PHOTO: May 2, 2010 - U.S. Coast Guard Commandant Admiral Thad Allen, then National Incident Commander, and then EPA Administrator Lisa Jackson, briefed President Barack Obama about the situation along the Gulf Coast following the BP oil spill at the Coast Guard Venice Center in Venice, La.. Official White House Photo by Pete Souza; Author: USEPA Environmental-Protection-Agency
Thursday, April 20, 2017
Repost from 2012: Tulane's new studies punctuate ongoing research on women's health after spill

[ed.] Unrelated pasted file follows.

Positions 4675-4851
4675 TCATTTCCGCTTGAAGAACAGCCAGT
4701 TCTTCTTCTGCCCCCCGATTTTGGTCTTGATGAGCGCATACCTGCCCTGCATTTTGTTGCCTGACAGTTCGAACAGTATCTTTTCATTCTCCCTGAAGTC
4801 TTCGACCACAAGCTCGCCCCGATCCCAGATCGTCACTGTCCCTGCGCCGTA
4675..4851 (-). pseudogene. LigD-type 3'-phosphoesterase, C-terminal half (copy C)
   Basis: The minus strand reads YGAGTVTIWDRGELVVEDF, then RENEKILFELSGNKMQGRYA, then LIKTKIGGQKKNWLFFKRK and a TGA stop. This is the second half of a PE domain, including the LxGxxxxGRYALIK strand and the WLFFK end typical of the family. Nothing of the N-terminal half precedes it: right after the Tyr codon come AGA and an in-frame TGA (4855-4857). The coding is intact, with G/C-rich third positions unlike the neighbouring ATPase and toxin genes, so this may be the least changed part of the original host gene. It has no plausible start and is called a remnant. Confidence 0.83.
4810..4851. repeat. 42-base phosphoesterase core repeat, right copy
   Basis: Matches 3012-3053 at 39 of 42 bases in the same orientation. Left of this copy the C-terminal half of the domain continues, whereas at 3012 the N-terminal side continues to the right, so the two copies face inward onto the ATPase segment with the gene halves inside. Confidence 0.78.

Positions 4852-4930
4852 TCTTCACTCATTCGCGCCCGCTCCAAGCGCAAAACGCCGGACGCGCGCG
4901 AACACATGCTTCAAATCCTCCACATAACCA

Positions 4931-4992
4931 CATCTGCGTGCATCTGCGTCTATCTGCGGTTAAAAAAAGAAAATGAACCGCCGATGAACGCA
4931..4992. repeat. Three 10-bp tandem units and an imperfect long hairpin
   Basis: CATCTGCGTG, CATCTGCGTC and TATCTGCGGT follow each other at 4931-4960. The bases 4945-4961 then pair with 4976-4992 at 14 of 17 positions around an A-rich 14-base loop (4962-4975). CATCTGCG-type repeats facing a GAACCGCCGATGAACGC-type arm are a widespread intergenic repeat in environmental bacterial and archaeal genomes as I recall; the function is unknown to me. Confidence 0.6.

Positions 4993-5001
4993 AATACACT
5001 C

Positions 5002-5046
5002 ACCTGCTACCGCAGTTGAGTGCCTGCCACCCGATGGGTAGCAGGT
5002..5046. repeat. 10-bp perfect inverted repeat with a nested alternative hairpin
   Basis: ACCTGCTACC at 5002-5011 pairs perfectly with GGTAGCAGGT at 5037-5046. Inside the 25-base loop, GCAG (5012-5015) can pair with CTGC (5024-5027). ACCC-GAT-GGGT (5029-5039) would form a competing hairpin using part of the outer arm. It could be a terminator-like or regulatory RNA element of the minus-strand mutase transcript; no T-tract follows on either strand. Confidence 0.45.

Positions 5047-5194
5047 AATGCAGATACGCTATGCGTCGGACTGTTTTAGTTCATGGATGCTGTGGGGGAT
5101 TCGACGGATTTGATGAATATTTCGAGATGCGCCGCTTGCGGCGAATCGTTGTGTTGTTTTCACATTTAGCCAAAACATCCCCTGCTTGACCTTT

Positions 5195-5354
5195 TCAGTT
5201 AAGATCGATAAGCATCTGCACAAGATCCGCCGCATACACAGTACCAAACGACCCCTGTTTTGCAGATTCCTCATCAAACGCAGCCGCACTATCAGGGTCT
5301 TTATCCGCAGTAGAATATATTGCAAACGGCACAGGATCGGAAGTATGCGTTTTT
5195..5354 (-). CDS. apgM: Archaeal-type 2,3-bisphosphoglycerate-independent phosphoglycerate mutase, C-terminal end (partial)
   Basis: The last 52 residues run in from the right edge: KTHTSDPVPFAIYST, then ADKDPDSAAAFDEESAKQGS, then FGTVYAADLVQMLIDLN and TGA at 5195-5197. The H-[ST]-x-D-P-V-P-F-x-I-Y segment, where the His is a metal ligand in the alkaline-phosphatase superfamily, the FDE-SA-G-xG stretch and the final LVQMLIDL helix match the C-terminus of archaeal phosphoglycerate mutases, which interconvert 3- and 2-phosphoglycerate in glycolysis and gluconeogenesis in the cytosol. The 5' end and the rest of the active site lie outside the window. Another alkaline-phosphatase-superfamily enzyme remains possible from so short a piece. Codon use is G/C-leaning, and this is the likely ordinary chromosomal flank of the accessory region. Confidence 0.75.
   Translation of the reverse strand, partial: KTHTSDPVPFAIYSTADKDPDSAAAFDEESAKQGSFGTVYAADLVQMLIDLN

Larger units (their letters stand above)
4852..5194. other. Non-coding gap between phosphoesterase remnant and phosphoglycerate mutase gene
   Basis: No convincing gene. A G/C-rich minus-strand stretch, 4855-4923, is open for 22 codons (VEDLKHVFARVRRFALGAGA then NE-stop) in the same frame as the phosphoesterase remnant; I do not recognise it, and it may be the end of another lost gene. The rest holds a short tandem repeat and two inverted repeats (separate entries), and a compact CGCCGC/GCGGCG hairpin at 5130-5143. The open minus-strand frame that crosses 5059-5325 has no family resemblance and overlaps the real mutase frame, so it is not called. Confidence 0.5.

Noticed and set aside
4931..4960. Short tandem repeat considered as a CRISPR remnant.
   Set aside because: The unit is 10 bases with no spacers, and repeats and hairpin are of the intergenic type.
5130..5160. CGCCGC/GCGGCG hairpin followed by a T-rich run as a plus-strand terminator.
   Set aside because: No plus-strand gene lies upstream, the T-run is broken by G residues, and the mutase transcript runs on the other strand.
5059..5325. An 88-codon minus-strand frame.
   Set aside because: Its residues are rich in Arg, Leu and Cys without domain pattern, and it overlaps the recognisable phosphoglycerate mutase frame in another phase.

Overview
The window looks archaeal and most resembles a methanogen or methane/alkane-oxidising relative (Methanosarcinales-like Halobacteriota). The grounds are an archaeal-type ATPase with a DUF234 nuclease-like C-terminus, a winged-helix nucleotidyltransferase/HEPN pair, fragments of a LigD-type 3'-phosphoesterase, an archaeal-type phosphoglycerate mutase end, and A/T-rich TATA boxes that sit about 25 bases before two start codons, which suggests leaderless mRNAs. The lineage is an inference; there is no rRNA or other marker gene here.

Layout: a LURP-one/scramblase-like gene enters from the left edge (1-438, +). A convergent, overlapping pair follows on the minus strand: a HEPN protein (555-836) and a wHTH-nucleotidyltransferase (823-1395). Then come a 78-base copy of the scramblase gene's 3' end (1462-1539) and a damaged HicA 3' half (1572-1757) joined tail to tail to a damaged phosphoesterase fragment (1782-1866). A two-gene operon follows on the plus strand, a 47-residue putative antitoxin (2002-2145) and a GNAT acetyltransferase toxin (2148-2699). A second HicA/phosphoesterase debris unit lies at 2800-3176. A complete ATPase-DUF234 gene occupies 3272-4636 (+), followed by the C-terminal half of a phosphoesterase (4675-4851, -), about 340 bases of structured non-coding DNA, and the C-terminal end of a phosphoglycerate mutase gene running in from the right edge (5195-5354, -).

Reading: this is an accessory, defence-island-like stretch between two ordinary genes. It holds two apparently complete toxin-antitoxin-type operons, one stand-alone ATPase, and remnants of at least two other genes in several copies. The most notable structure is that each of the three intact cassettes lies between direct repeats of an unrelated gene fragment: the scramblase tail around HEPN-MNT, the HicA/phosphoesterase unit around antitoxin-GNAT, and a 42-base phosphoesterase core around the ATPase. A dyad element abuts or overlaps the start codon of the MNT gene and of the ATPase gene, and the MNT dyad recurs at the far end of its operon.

The following article first appeared on Examiner.com, June 20, 2012. Since its publication, Dr. Lichtveld has published papers, which can be read here.The story has been lightly edited. Today, April 20, is the seventh anniversary of the tragic and massive BP oil spill in the Gulf of Mexico. Eleven men, rig workers, would lose their lives after an explosion on the Deepwater Horizon rig owned by Transocean. Yet, while the oil spill -- that wasn't shuttered for 87 days -- was horrific enough, the U.S. in concert with BP sprayed the Gulf with nearly 2 million gallons of dispersants, dispersants banned in the very country in which they are manufactured. This reporter has followed the story from the beginning, including having spoken to numerous individuals who were in the zones most affected. In the original posting of this story, I ran a picture by Mario Tama of Getty Images, dated April 18, 2011. The headline was "Lorrie Williams of Ocean Springs, MS developed severe health problems from the spill including lung polyps and liver damage. She believes this and her 42-lb weight loss as of Apr 2011 was caused by the dispersants." While the media might focus on the recovery and how many brown pelicans were cleaned up, the deeper story is that oil is still at the bottom of the gulf and weighing the effects of oil-plus-dispersants is only beginning to show light. Scientists have proven, though, that together the mix is far more toxic than having just used oil alone. In the course of my reporting over the years, I heard then Plaquemines President Billy Nungesser explain how the EPA told them one day there would be no more spraying, only to reverse course and come back again. I heard people I respect tell me again and again that I'd have to wait until papers were published, or that choosing Corexit was the best choice at the time. It kept the oil from coming up on shore. Yes, sort of like hitting you over the head so you faint keeps you from tripping and falling into the pool. ... Following is my story from 2012, in which I interview a prominent scientist studying the effects of the BP oil spill on women's health: Dr. Maureen Lichtveld, Tulane's chair of environmental policy, met with this reporter a couple of weeks ago in her Canal Street office to discuss recent grants to her department. Announced June 1, an overarching study of potential health impacts of the Deepwater Horizon disaster on coastal communities is being conducted thanks to $18.7 million from the BP spill settlement, as well as $3.7 million from the Baton Rouge Area Foundation's Fund for the Future of the Gulf, which will facilitate the evaluation of environmental health risks to seafood. Since last July, though, Lichtveld has already been overseeing a vital three-year project paid for by a $6.5 million grant from the National Institute of Environmental Health Sciences. This one explores the potential impacts of the spill on pregnant women and females of reproductive age. Their focus is women living in Jefferson, Lafourche, Orleans and Plaquemines parishes. Lichtveld said: "Pregnant women are always a population of concern when there are environmental exposures, as the developing fetus may be vulnerable to even small doses of contaminants...To our knowledge, this is also the first study to examine maternal stress and anxiety related to a major oil spill and the associated effects on birth outcomes, fetal health and family-planning behavior.” Last year's grant created the Transdisciplinary Research Consortium for Gulf Resilience on Women’s Health (or GROWH) at Tulane. It is quantifying potential exposure levels among women to environmental contaminants via seafood consumption and air emissions; studying how disasters affect reproduction choices; and exploring how the relationship between the environment and socioeconomics affect women’s health and pregnancies. "GROWH will collaborate with vulnerable populations along the Gulf Coast to conduct transdisciplinary, community-based participatory research," the National Institutes for Health said last year. The consortium also partners with community groups to conduct its research, partnering with communities to design the studies, Lichtveld said. These partners include Mary Queen of Vietnam Community Development Corp., Bayou Interfaith Sharing Community Organizing and Women Infant and Children (WIC) clinics in the affected parishes. Explaining how the school is able to use funds from the first, $18.7 million grant, Lichtveld said, "the school is in a wonderfully neutral position." BP has no involvement in how Tulane manages the money since it was part of their $7.8 billion settlement on the Gulf spill, she said. Lichtveld, who had the surreal experience of starting at Tulane shortly before Katrina hit, says she is "excited" by her work. This includes a fascinating element of the community study, which will allow her to reach high schools and train students to learn about environmental health. Then these newly environmental medicine-savvy kids will allow the community to "recruit very competively." Someday, hopefully, these high schoolers will be the new medical professionals in the gulf, able to assess health problems resulting from spills. ### - An earlier version of this report listed the awards in the wrong order. This version is correct.